Reduce the Effects of Winter and S.A.D. (Seasonal Affective Disorder)

Avoid Wintertime Depression with These Health Tips

Copyright © 2013 ; all rights reserved; content may not be copied, rewritten, or republished without author’s written permission; Author’s Google profile; Posted January 6, 2013


Heavy winter snowfall; photo courtesy Matthew R Dunn


Seattle has been called the “Suicide Capital of the United States” because the effects of winter are so dreary due to scant sunshine during winter the months accompanied by nearly constant rain, snow, and dull skies.

This mind-dulling combination can lead to seasonal affective disorder in many people. This is a depressing, lethargic condition mainly attributed to a steady lack of sunshine.

Of course, almost everyone loses some enthusiasm and zest for life in these conditions, but if your symptoms are more profound and alter your normal lifestyle, you may be experiencing S.A.D.

Fortunately, methods have been identified to ward off some of the effect. The following five tips might just boost your spirits; try them out!

  1. Relocate.

    Granted, this is the most extreme solution, but if you fear you might join the suicide club, it may be well worth considering.

    I grew up in Panama, in the tropics, where we basically had rainy season and dry season. Even during rainy season we would experience a gully-washer for an hour or so followed by humidity-producing bright sunshine.

    I knew nothing about the winter blues until I moved to Maine. Luckily, I wasn’t affected but I saw plenty of people who were. You might consider Florida, Texas, or California.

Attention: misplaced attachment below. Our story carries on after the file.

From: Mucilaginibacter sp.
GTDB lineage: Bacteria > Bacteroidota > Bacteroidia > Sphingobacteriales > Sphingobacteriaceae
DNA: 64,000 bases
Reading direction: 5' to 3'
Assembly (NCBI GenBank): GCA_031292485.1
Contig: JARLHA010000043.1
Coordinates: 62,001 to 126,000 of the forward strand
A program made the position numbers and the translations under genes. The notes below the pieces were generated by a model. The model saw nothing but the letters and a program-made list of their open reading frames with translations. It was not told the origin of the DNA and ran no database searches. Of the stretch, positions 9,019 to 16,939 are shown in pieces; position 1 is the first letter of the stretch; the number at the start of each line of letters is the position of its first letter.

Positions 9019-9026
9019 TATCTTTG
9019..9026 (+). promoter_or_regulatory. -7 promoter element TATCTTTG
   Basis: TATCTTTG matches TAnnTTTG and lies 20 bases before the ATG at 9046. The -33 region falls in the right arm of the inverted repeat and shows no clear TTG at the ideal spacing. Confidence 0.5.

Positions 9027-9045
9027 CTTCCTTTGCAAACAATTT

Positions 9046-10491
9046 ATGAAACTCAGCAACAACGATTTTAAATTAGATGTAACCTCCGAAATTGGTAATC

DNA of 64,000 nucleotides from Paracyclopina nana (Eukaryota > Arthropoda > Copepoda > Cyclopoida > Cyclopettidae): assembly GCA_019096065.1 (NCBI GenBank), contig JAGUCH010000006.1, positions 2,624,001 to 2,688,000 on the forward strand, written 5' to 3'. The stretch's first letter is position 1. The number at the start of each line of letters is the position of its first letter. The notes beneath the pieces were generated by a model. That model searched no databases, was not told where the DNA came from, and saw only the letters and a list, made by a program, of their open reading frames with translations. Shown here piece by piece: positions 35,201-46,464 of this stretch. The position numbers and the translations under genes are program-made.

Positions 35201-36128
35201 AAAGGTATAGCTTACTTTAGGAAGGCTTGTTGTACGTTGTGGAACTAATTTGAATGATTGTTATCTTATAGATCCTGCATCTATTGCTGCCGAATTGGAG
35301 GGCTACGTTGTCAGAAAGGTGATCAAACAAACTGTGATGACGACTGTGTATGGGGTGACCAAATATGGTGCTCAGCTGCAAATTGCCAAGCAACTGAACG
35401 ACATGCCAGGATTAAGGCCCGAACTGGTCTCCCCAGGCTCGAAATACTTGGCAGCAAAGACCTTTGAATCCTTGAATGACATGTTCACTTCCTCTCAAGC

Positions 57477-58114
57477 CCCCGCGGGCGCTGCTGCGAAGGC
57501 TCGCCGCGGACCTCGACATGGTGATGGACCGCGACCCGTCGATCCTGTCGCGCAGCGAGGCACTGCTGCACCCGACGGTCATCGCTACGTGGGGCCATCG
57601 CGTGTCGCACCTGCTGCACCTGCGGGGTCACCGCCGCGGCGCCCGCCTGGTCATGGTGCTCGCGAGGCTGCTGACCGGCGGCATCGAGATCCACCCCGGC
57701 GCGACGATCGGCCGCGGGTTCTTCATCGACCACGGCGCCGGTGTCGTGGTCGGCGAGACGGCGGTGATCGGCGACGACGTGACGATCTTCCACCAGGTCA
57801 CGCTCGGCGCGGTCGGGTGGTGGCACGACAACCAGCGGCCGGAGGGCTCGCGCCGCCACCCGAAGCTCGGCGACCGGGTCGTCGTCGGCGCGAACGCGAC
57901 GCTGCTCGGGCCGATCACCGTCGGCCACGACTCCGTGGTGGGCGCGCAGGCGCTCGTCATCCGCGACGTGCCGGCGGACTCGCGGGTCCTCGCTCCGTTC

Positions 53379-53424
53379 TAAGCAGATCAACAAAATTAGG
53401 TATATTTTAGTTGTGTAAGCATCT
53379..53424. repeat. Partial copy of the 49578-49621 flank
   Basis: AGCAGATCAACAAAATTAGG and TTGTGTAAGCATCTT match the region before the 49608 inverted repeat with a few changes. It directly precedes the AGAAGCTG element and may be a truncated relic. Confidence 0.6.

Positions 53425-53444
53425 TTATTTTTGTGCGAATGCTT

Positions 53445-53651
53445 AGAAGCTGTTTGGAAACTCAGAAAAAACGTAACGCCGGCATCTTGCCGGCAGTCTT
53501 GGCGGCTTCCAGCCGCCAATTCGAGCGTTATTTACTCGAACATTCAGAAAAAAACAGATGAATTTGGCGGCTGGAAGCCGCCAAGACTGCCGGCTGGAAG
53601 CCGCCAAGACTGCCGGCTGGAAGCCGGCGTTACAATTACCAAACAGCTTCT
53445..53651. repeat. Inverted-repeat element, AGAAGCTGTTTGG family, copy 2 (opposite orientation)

2. Light Therapy.

    Why? Because the lack of sunshine is your real enemy, not the freezing temps. Following a succession of days of cloudy gray above and beyond, a shift when the sun breaks through feels like heaven.

    Haven’t you felt it? Even popular songs identify cheerfulness with sunshine. We are wired that way; your body and brain need vitamin D to stay on track.

    When the sun breaks through in the winter, bundle up, go outside, and take a leisurely stroll in the sun. If those conditions just are not happening, think about buying a “S.A.D. Lamp’ for light therapy.

    Remember the light visor used in the old show Twin Peaks? This lamp is produces a bright light that mimics the rays of the sun. It is an inexpensive, non-invasive, common-sense solution.

  3. Seek Professional Help.

    Seasonal affective disorder often results in a serious case of depression. If you are really feeling blue and know that you have this condition, please enlist the help of a professional.

    He or she can assist you in coping using cognitive therapy or by even prescribing an antidepressant medication. The worst thing you can do is avoid this kind of help because you think it is ’weird’.

  4. Try a Melatonin Supplement.

    This is a naturally-occurring compound commonly found in plants and animals. It is basically a hormone that assists in regulating your circadian rhythm and in establishing a consistent sleeping cycle.

    This is why it is often recommended for individuals that tend to experience sleep disorders. It is hypothesized that supplementing with melatonin may help tame the winter blues.

    Follow the instructions on this over-the-counter supplement of consult with your doctor about the correct dosage and use if you are apprehensive about taking meds (or sups).

  5. Hang Out with Friends.

    Socialize; have fun; make the good times happen. Many people are less active in the winter and tend to stay inside in the cozy warmth rather than venturing out in the cold to socialize.

    But good conversation and a shared laugh or two is well-known to control depression. Go to a party, indulge in a movie. Better still, join a running club or a gym and combine socializing with endorphins.

Reducing the effects of the winter blues can be accomplished with one or a combination of the techniques outlined above. Got more suggestions of your own? Share them with our readers in the comment section below.

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